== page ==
Regulators in Texas, Georgia, and North Carolina have warned agents to be careful when recommending so-called zero premium life transactions – or those with names such as “Estate Maximization” or “No-Cost-to-the-Insured” policies. These are forms of stranger-owned life insurance, and may potentially involve insurance code violations. The Texas Department of Insurance identified three red flags that should trigger special due diligence:

  • When another person or entity purchases insurance on a client’s life in exchange for an immediate lump sum payment or a partial payment of the policy’s face value to beneficiaries upon the insured’s death.
  • When a person or entity solicits or sells a client a life insurance policy for the sole purpose of selling the policy to a viatical or life settlement provider.
  • When the agent is materially involved in a transaction that leads to the purchase of life insurance for the above purposes.

The Georgia Insurance and Safety Fire Commissioner has warned its agents about a zero-cost solicitation that offer to pay agents a fixed fee of $250 for each “final expense” or “final arrangement” whole or universal life policy referred to and bought by an unnamed insurance company. The department has opened an investigation to determine whether these solicitations violate state statutes and regulations.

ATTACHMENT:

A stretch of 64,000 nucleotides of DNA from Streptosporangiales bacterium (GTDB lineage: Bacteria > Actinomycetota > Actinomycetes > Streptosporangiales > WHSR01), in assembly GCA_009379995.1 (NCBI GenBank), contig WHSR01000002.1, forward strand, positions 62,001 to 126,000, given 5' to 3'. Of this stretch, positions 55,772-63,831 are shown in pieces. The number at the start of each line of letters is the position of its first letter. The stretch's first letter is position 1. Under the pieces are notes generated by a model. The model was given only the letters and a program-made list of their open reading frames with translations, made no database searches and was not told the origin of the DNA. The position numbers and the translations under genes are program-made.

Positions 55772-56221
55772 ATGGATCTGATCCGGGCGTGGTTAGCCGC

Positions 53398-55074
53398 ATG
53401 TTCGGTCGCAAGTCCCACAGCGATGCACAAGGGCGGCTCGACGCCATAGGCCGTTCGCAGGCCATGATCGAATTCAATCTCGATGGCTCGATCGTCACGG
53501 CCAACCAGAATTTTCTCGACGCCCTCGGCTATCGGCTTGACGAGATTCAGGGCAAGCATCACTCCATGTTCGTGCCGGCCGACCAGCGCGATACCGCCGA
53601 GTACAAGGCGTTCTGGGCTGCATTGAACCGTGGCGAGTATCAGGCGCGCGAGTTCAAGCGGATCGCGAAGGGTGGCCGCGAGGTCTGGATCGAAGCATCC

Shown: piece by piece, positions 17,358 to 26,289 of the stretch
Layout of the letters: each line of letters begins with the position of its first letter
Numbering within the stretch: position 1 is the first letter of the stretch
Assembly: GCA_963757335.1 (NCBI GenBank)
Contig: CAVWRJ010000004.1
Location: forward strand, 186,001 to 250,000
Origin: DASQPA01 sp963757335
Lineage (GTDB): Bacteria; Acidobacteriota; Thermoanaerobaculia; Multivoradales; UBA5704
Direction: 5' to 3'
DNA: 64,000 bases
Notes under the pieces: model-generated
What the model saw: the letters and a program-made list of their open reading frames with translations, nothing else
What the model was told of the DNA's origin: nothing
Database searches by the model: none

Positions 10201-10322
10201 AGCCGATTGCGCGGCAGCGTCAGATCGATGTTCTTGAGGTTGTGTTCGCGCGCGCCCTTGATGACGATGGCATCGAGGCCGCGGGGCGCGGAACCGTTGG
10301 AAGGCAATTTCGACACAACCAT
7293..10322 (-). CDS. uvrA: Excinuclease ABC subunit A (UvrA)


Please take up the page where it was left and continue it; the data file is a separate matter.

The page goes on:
Similarly, in North Carolina, the insurance commissioner has advised agents to use caution regarding “zero premium life” solicitations until the department can review the offering in greater detail.

Bottom line: given the mounting regulator interest and the question of whether such deals involve a legitimate “insurable interest,” agents may want to think twice about recommending such transactions to their clients.

What “red flags” are affecting your business? Send your comments to the National Ethics Bureau at redflags@ethicscheck.com.